9. 9.

    Occupational choice in Dinopoulos and Unel (2015) and Dinopoulos and Unel (2017) consists of only one type of labor and entrepreneurship, which is not a suitable way to study any policy effect on the skill premium. In the extended framework, we model education as a signaling device similar to Davidson and Sly (2014).

  10. 10.

    Early work by Chesnokova (2007) finds that trade liberalization can potentially lead entrepreneurs to under-invest in industry under credit constraints, possibly decreasing welfare.

  11. 11.

    See the references listed in footnote 6 and Burstein and Vogel (2017) for detailed information on each aspect.

  12. 12.

    Detailed information on CHIP and CHNS is provided in “Appendix C1 (Electronic supplementary material)”. Note that we also use the China Household Financial Survey (CHFS) for the year 2012.

  13. 13.

    The pattern remains similar when we use the CHNS sample, which is shown in Figure A.5 of “Appendix D (Electronic supplementary material)”.

  14. 14.

    See Alichi et al. (2016) for details.

  15. 15.

    The pattern of a shrinking middle class is robust to using different cutoffs to group households and using different datasets. The robustness is provided in “Appendix D (Electronic supplementary material)”.

  16. 16.

    Taking business income into consideration is also motivated by the findings of Tan et al. (2017), who investigate the role of income sources in shaping overall inequality. They find that income sources between the rich and the poor are systematically different, which explains a sizable margin of overall inequality. Business income accounts for the largest share (59.09%) in the total income of the top 1% households, whereas labor income accounts for only a small share (21.35%). In contrast, only 7.43% of income is from business income for the bottom 5% earners, and the main sources for this group are transfer income (63.15%) and labor income (22.68%).

  17. 17.

    The rising business income share among the high-income group is also found in the CHIP dataset, as shown in Figure A.6 of “Appendix D (Electronic supplementary material)”.

  18. 18.

    The absentee agents use the collected costs to consume the final product; that is, education costs can be considered as payment transfers from citizens to the schooling sector so that there is no income loss.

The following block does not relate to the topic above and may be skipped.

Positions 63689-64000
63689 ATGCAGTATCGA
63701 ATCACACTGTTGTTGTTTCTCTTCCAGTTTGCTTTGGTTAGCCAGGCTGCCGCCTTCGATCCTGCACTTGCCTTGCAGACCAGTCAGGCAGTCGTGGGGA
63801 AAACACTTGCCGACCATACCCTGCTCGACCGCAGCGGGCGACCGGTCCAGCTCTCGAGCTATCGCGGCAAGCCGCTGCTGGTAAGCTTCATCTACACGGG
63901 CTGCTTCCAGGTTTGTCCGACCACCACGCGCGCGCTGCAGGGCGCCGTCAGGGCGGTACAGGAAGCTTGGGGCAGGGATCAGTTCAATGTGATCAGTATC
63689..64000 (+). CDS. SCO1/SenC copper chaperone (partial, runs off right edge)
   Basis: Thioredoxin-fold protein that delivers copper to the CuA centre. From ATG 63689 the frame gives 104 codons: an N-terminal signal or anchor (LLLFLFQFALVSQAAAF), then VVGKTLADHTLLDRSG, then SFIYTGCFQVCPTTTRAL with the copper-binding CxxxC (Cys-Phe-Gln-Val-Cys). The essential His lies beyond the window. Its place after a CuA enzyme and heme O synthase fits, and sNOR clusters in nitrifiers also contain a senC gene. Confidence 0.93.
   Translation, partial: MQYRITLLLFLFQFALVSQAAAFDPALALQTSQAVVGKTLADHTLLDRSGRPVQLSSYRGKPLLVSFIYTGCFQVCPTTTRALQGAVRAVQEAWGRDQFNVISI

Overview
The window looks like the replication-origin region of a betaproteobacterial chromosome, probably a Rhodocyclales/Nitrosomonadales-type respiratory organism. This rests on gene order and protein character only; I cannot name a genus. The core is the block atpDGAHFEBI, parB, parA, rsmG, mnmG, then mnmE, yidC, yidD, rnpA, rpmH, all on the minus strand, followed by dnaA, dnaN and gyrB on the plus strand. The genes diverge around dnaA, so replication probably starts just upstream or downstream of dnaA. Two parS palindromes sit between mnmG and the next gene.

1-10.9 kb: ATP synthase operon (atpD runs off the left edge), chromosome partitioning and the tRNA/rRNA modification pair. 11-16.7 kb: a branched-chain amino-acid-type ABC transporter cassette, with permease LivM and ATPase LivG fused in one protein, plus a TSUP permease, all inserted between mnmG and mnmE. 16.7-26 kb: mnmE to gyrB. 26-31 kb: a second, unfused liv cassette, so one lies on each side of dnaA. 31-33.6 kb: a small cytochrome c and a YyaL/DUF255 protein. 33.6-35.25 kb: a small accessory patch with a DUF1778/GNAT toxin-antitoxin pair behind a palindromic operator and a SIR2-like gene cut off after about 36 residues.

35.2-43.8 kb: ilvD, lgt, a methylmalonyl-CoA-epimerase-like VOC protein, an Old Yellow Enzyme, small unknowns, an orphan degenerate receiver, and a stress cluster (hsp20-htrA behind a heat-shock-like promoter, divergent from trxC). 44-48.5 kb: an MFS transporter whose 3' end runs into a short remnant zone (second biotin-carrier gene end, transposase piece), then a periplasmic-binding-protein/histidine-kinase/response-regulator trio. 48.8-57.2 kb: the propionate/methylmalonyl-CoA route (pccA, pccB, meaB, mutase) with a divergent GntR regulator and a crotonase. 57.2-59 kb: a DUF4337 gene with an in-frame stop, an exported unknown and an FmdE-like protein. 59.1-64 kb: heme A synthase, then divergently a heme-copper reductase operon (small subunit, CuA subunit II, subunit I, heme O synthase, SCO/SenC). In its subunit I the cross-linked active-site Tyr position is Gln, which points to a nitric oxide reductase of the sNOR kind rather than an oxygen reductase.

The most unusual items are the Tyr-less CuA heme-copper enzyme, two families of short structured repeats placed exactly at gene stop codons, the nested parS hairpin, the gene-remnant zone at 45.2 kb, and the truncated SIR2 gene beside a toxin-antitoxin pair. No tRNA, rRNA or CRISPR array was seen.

19. 19.

    We model education as a signaling device that allows workers to distinguish themselves from unskilled workers. Schooling alone does not improve employees’ ability in our case. The assumption is quite standard in the human capital literature and is also used in a similar way in Davidson and Sly (2014). The schooling cost in Davidson and Sly (2014) is in the form of dis-utility.

  20. 20.

    Effort z captures factors that can affect a firm’s production efficiency, such as managerial decisions. As also used in Dinopoulos and Unel (2015), the way of modeling the firm’s productivity \(\phi =z^{1/(\sigma -1)}\) is for algebraic simplicity. Results do not change qualitatively if the exponent of z varies. This parameter mirrors the spirit of the human capital theory of Becker (2009), which implies that entrepreneurs with higher managerial ability incur a lower marginal cost of improving firm efficiency through better management of the firm’s operation. This specification is also used in Dinopoulos and Unel (2015, 2017), Unel (2015, 2018).

  21. 21.

    The full solution to the model is presented in the “Appendix A1 (Electronic supplementary material)”.

  22. 22.

    The full expression to determine \(a_{e}\) is \([\kappa _{\pi }A^{\sigma }\tilde{w}^{1-\sigma }]^{2}a_{e}/(2\lambda )=w\), where the left-hand side of equality denotes the profit of a domestic firm with manager’s ability at \(a_{e}\). Profit function is provided in (31) of “Appendix (Electronic supplementary material)”.

  23. 23.

    In algebra, we let \(T=(\eta ^{2}+2\eta )^{k}/f_{x}^{k-1}\) where \(\eta =\tau ^{1-\sigma }\); that is, the reduction in \(f_{x}\) or \(\tau\) suggests a greater value of T. For a detailed derivation refer to “Appendix A1 (Electronic supplementary material)”.

  24. 24.

    In this case, the relative skill supply is barely changed across ability when \(|c'(a)|\) is close to zero; that is, \(d\ln \left( H^{S}/L^{S}\right) =-c'(a_{s})\times da_{s}/w\approx 0\).

  25. 25.

    The summary for selection effects in different models is provided in “Appendix A8 (Electronic supplementary material)”.

  26. 26.

    If labor is highly mobile across regions, trade may affect workers without its consequences being identifiable at the regional level.

  27. 27.

    We construct the Bartik IV using both the lagged (\(L_{rk,t-2}\)) and the initial (the average \(L_{rk,0}\) between 1997 and 1999) city-sector employment in computing the Bartik weights. The specialization pattern (i.e., the sectoral employment shares by region) remain highly persistent over time, which barely contributes to the temporal variation of Bartik IV even in the case where we use lagged employment as Bartik weights. Results remain similar regardless of using initial or lagged city-sector employment. Details are provided in Sect. 4.6.